PHOENIX — We are seeing a slew of Republican bills at the Arizona Capitol in the name of "election integrity."
But many of the bills would make it harder to vote in an election.
And a new piece of election legislation - the most extreme bill in recent memory - would give lawmakers the power to reject Arizonans' votes for president.
"It is a punch in the face to voters," Democratic Secretary of State Katie Hobbs said in an interview Friday.
"These folks that are trying to legislate based on disinformation, they are insulting the same voters who sent them into office."
Republican State Rep. Shawnna Bolick's bill would give the Legislature the power to toss out the Arizona electors who pick the next president.
The bill's language is unambiguous: "The Legislature...by majority vote at any time before the presidential inauguration may revoke the secretary of state's issuance or certification of a presidential elector's certificate of election."
In Arizona, voters select a presidential candidate's slate of 11 electors when they cast a ballot for the candidate.
"It absolutely, 100%, allows a Legislature to undermine the will of voters," Hobbs said.
More than half of Arizona's elected state and federal lawmakers have challenged Biden's election victory.
What if this bill had been law in the aftermath of the November election? Our Legislature could have tossed out President Joe Biden's 11 Arizona electors, for no reason at all, right up until Jan. 19, the day before the inauguration.
Court challenges might still be going on as jury trials, which the bill would allow. Summary judgments in those trials wouldn't be allowed.
The bill would also clear the way for legislators to convene after a presidential election, which occurs two months before a new legislative session starts.
Many GOP lawmakers who rejected Biden's victory in Arizona over former President Donald Trump wanted to meet after the election, with the possibility of stripping Biden of his electors.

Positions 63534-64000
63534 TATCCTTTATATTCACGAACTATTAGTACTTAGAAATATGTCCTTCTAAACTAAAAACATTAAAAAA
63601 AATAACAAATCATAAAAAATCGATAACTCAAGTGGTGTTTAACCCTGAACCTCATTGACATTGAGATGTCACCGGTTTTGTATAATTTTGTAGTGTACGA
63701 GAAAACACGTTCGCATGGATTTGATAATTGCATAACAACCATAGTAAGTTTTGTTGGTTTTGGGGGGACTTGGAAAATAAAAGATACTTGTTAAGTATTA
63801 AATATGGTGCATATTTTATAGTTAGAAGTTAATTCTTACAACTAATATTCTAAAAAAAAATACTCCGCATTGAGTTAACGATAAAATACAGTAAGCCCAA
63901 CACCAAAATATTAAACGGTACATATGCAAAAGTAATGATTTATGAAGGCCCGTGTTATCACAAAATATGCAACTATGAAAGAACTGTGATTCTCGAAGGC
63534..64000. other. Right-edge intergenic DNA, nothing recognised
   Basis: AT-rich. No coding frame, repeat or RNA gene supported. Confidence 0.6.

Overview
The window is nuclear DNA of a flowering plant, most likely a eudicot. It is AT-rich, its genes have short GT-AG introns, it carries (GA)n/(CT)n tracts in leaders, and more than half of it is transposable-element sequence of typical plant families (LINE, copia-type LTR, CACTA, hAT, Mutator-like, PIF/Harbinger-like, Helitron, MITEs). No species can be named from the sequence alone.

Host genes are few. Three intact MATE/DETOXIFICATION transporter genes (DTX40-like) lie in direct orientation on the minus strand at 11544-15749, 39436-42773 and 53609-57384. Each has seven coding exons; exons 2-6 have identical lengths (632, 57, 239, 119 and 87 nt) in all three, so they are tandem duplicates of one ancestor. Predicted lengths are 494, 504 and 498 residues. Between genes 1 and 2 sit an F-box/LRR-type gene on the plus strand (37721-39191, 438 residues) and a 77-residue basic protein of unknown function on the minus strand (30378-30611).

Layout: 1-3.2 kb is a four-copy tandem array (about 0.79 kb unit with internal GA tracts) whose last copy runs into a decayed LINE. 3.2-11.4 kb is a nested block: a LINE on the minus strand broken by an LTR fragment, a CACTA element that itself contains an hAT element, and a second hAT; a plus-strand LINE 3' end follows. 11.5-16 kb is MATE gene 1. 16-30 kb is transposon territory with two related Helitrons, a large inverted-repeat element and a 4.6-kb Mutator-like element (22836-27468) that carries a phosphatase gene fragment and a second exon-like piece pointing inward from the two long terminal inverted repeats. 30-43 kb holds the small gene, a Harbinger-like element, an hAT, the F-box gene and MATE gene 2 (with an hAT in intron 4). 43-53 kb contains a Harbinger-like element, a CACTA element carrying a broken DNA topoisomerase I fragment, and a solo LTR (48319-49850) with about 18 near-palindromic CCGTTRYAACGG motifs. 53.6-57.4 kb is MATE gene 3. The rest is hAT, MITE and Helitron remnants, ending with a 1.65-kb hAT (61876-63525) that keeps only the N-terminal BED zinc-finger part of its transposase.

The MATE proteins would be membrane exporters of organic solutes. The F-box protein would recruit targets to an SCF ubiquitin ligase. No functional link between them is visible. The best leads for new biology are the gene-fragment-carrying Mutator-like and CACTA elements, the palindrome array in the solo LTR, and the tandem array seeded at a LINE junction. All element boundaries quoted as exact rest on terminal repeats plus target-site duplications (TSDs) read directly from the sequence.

One irony of that effort: Trump's victory in 2016 was accompanied by concerns some electors might not vote for him, Republican lawmakers in Arizona passed a "faithless elector" bill that requires electors to vote for their candidate.
Bolick, who represents north Phoenix, blamed criticism of her bill on the "mainstream media" creating "clickbait to generate misleading headlines."
She said in a prepared statement the bill was "a good, democratic check and balance."
One of Bolick's fellow Republicans disagrees.
State Sen. Michelle Ugenti-Rita has written some of the new election bills at the Capitol, but she tweeted that her fellow Republican's bill along with two others was "bad news for Arizona voters."
Bolick is the sole sponsor of her bill, HB 2720. It hasn't yet been assigned to a committee for a hearing.
Bolick is chair of the House Ways and Means Committee. Elections bills are typically taken up by the House Government and Elections Committee.
Bolick is married to Arizona Supreme Court Justice Clint Bolick.
If the bill were signed into law and then challenged all the way up to the state Supreme Court, Justice Bolick would likely have to recuse himself from the case.